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Who's looking out for the kids? - Zach Porter

On a recent airing of his radio program "The Factor," Bill O'Reilly spent much time on the subject of the new "Cat in the Hat" movie out this holiday season in theaters.

The show caught my attention because my favorite film critic, Entertainment Weekly's Owen Gleiberman, was a guest on the program, (Having read his movie reviews since the eighth grade, he is pretty much the sole reason I subscribe to the magazine).

So O'Reilly's stance on "Cat" was that the gross-out humor apparently on display was "coarsening our kids" and that Hollywood and people like Mike Myers should ?fess up to the damage being done. O'Reilly questioned why talk show hosts "kissed his butt" instead of grilling him with hardball questions. Before O'Reilly could rile up his listeners too much, Gleiberman subdued him by saying that the point of those shows was to pamper and promote their guests and that having such guests on helps the show's ratings. One hand washes the other, you see.

O'Reilly further charged that the public was incapable of making informed decisions when going to the movies and that Hollywood needs to be responsible for making moral judgments on what we sell to movie-going families. To me this sounds like O'Reilly is leaning awfully close to a Democratic ideology. What happened to the great Republican notion of individual responsibility and less emphasis on the providing government? Apparently O'Reilly does not put a lot of stock in the intellectual level of an audience which admires him so much. Maybe that's why he thinks he needs to "look out for you" since the audience members apparently can't make informed decisions on their own. Now to be fair I agree with O'Reilly that bathroom humor and sexual innuendo don't need to be in a movie aimed at children and family audiences, but unlike him I think the public can certainly take control of their entertainment options.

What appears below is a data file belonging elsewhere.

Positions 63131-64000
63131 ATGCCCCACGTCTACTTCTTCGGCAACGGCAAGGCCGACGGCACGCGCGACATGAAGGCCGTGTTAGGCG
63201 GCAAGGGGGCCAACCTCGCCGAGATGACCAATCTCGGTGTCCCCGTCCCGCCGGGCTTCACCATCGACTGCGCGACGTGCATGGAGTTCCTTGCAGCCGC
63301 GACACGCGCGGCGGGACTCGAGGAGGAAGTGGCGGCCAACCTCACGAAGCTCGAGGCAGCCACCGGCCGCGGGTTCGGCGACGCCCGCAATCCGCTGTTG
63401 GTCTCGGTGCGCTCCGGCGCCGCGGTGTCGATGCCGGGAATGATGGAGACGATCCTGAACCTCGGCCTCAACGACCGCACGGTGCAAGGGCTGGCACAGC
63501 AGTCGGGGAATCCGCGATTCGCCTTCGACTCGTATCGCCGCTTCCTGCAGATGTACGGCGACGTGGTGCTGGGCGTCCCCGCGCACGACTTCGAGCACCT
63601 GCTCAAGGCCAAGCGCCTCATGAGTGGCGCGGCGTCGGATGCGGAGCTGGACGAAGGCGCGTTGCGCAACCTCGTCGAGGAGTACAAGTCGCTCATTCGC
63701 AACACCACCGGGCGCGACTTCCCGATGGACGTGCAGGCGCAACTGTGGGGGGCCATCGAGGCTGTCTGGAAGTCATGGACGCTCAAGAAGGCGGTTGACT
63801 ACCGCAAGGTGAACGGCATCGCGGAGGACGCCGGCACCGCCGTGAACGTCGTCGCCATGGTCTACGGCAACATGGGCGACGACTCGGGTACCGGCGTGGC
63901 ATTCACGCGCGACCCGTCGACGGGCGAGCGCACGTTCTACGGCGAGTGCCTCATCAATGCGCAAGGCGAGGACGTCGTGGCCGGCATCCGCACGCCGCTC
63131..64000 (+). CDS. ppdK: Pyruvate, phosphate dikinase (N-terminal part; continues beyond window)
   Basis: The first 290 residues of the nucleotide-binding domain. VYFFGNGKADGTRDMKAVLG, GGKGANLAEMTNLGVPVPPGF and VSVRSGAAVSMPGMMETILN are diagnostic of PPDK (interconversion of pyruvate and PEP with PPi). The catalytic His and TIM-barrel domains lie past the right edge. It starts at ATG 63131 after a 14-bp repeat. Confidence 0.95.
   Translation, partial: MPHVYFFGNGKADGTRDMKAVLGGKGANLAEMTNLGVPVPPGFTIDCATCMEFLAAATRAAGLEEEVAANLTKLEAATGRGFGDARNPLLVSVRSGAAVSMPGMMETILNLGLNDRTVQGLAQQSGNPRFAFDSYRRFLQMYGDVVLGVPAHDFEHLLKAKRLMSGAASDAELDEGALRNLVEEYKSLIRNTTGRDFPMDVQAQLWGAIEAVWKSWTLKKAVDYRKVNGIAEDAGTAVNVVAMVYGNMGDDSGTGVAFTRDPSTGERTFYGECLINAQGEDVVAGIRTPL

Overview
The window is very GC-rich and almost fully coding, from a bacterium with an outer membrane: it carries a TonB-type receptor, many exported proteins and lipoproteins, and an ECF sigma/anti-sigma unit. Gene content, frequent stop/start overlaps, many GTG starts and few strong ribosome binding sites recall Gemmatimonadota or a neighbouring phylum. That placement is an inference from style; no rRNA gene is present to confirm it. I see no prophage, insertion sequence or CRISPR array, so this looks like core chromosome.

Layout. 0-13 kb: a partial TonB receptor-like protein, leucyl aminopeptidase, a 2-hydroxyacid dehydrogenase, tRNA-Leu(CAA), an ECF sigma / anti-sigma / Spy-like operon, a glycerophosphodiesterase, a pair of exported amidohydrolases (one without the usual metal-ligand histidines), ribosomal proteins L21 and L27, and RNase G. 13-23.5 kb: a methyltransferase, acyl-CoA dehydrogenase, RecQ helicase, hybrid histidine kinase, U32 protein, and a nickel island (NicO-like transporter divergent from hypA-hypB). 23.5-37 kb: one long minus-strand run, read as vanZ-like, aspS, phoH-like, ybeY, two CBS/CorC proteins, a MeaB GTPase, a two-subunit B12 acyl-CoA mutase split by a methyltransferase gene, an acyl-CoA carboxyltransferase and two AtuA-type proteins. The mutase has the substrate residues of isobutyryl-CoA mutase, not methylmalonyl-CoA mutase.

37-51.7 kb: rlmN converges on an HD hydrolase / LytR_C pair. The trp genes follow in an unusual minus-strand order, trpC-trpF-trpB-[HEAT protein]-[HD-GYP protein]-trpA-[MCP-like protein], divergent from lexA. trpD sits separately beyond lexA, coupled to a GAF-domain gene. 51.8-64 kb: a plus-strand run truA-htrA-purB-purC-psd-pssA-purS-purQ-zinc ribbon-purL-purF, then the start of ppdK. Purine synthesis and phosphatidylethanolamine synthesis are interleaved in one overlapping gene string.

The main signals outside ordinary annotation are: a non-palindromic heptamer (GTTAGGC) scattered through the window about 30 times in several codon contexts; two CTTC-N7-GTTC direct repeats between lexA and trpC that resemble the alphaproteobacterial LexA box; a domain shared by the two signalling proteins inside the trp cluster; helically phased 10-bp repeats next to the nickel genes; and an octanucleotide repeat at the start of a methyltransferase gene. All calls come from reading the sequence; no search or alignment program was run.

Moviemaking is just like any other business – if no one buys what you are selling, you don't make money. Therefore I again stress educating the public at a young age on the arts and especially in visual communication. To be an informed consumer just like Clark Howard would want them to be. I've said in previous columns that if children and adults had better knowledge about the arts they would demand sophistication. Moviegoers are the customers just like in any other business relationship; if they are unhappy it hurts the business.

If we simply put Mike Myers or entertainment execs in their place for putting foul humor in PG movies the problem won't go away. Someone else will come along and produce the same type of entertainment so long as they think they can make a few bucks. To eradicate bad entertainment we must eradicate the need for it altogether by improving the public's taste. Movies like "Cat in the Hat" only reflect the short attention span of children and a society lacking in knowledge on the history and importance of visual communication. Films geared toward kids are ultra-flashy and hyperactive; the camera never rests to tell a story. This is what happens to children raised with an idiot box in front of them all day. Its quick shows and flashy commercials reek of a pop culture racing to destroy and constantly reinvent itself. If we give children something else to be entertained with and show them the value of good storytelling and the notions of suspense and anticipation then maybe movie studios would wise up and provide these important elements once again in family entertainment.

Zach Porter is a photographer for the News Daily. He can be reached at